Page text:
Students Sharpen Skills, Network at FAA Internship
Egg Harbor Township, N.J. - Eight Stockton University students who interned with the National Aviation Research & Technology Park (NARTP) at the Federal Aviation Administration’s (FAA) William J. Hughes Technical Center presented their research at the 2018 NARTP Summer Internship Debrief on August 28 at the center.
Interns in the pilot program were placed in a number of departments, including the Unmanned Aircraft Systems Engineering Branch and the last FAA Technical Library within the United States.
Their work focused on topics like creating lab capability tools, control input studies, data collection and analysis, development of text mining and text analysis tools, producing codes to determine UAS engine and battery health, packing research to be shipped to the Smithsonian, and storyboarding.
“Not only did they gain from us, but they were a huge benefit to us,” said Carla Hill, one of the FAA’s student program managers. “Students are our future. I’m looking forward to the enhancement of the program and the program’s progress after this pilot.”
Computer Science major and Mathematics minor, Matthew Davino of Westwood, got to do a literature survey of statistical and machine learning methods for text mining use in the National Transportation and Safety Board (NTSB) Database.
“On a nationwide scale, data gathered is so broad that words emphasized lack context,” he said. “I found more useful data when analyzing and testing with more regional data of accident reports.”
What Davino found was that regional data of the Southeastern United States accident reports were more associated with fuel issues, while the Northwest mountain regions showed accidents due to engines stalling at higher altitudes.
Jeremy Macwan of Galloway, a computer science and information systems major, updated a spreadsheet with point of contact information for companies and vendors. The initial spreadsheet of 80 companies had about 1,500 when Macwan was done.
“I went through a lot of databases of small, large, regional and local vendors to catalogue them,” said Macwan. “Future interns and staff will be able to easily access the information they’re looking for now.”
Macwan also got the chance to take the Tech Center shuttle to Washington D.C. where he attended a meeting at the United States Department of Transportation (DOT) Headquarters regarding human factors work in DOT divisions. He also toured the 10A FAA Headquarters building mobility center.
“Working in the FAA Technical Center, I never thought I would be able to visit DOT headquarters and experience how to work on IT project management teams,” Macwan said.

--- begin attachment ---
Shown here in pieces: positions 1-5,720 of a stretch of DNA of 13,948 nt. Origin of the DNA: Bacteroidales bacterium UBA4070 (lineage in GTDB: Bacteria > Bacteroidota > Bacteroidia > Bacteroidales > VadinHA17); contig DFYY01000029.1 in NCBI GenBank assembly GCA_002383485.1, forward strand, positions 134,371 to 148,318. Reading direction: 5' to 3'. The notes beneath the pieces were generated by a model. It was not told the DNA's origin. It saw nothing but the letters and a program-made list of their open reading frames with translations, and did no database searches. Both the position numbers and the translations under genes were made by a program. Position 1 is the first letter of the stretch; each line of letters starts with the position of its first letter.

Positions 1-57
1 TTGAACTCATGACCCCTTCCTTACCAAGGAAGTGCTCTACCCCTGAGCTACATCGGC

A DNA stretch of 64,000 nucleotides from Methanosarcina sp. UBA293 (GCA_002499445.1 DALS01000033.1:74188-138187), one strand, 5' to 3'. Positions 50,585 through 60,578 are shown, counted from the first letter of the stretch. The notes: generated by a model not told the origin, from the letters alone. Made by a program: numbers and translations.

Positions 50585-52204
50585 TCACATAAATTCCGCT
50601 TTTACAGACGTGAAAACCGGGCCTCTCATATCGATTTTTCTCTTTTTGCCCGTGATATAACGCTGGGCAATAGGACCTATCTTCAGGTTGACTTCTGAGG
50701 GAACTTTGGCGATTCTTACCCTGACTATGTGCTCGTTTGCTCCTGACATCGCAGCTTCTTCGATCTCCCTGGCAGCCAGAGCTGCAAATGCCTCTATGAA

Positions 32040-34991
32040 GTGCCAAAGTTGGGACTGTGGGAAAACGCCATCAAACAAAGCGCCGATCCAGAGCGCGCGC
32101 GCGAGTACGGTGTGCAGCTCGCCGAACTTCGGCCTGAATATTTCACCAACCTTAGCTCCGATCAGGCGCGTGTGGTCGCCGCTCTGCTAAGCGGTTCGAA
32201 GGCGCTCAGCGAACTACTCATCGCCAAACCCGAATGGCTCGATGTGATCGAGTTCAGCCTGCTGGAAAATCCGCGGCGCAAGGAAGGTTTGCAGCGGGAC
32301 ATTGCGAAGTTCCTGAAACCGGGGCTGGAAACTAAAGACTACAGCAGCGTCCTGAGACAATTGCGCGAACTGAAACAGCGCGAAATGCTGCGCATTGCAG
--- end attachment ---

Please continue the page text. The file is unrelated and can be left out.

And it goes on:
When asked about the internship, the students said they valued the experience and lessons they learned.
“It’s great to learn all of these new skills and to see where you lack and need to improve,” said Computer Science major, Diego Delgado of Galloway.
Macwan appreciated being able to apply what he had learned in class.
“Time management and communication are crucial in collaboration,” he said. “It’s important to ask questions. Everyone here is really friendly and supportive in your work.”
Ando Randrasana of Somers Point, a Computer Science major, said it was a really a relaxed atmosphere and a good and even fun environment to learn in.
“There’s always negatives and positives to these experiences, but this one was definitely positive,” said Patrick Cocola of Egg Harbor Township, an Applied Physics major.
John Bebel of Manahawkin, a dual engineering and physics major, valued the networking opportunities.
“It’s always good to have a point of contact who knows your work ethic,” Bebel said. “It’s a valuable asset to have, especially on the inside of a place you hope to work at one day.”
Computer Science major, Anuj Patel of Galloway, was unable to attend the briefing, but his mentor presented his work for him.
“I encouraged networking around here, and Patel was very interested in that,” said Dan Fumosa, Patel’s internship mentor. “You want to get to know people around here. That’s how you move up.”
Bebel said it helps to be open to learning things outside of your major.
“Being an applied physics major, learning programming definitely helped advance me in the internship,” he said.
“Come here with an open mind and be willing to try new things,” said Computer Science and Mathematics double major, Marley Williams of Vineland.
“You have something going for you, and we see you being successful. We’re really excited for your future.” Said Jon Schleifer, the manager of the Outreach and Partnerships Division of the FAA Technical Center.
Ron Esposito, consultant for the NARTP and former acting director of the FAA William J. Hughes Technical Center thanked everyone for their role in establishing the program at the center.
“It’s a one-of-a-kind research facility and this intern program leads to rewarding experiences for the future,” he said.
The NARTP, located at the world-renowned FAA Technical Center, is an industry, academia, and government collaboration focused on research, innovation, and commercialization of emerging technologies for aviation.
The FAA Technical Center is the nation's premier aviation research, development, test and evaluation facilities of the National Airspace System. Its world-class laboratories and top-notch engineering place the Technical Center at the forefront of the FAA's challenge to modernize the U.S. air transportation system.
_ Reported by Jessica Jacob
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